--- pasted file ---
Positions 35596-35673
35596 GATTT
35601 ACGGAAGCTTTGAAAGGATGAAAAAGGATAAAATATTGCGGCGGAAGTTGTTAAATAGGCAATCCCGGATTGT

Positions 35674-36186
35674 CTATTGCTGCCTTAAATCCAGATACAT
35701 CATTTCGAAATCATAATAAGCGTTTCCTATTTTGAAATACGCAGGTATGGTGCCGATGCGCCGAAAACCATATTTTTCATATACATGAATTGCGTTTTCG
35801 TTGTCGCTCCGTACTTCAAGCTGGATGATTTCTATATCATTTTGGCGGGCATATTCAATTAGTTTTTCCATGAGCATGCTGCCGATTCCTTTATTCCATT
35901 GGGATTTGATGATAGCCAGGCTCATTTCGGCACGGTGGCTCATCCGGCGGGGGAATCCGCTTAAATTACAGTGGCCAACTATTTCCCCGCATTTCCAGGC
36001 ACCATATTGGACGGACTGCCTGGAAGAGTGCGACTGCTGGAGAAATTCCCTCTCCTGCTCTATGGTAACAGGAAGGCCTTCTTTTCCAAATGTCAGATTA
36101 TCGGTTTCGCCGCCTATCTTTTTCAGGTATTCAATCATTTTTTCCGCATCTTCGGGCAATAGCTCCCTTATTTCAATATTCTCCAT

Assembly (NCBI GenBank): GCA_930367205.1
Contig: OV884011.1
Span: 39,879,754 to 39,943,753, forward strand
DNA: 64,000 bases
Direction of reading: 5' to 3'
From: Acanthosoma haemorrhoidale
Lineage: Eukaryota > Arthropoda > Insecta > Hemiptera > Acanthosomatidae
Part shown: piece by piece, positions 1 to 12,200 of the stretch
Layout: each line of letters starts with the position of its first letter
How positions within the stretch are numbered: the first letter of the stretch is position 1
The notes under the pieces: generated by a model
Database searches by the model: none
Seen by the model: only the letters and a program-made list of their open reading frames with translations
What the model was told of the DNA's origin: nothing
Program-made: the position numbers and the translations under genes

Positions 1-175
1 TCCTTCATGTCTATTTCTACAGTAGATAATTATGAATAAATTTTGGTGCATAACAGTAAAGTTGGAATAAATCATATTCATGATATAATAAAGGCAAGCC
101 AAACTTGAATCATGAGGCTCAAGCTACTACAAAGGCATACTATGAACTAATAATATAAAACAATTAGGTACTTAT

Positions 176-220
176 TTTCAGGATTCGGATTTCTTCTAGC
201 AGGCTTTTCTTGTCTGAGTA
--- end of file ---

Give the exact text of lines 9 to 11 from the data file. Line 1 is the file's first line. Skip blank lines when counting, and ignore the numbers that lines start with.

36001 ACCATATTGGACGGACTGCCTGGAAGAGTGCGACTGCTGGAGAAATTCCCTCTCCTGCTCTATGGTAACAGGAAGGCCTTCTTTTCCAAATGTCAGATTA
36101 TCGGTTTCGCCGCCTATCTTTTTCAGGTATTCAATCATTTTTTCCGCATCTTCGGGCAATAGCTCCCTTATTTCAATATTCTCCAT

Assembly (NCBI GenBank): GCA_930367205.1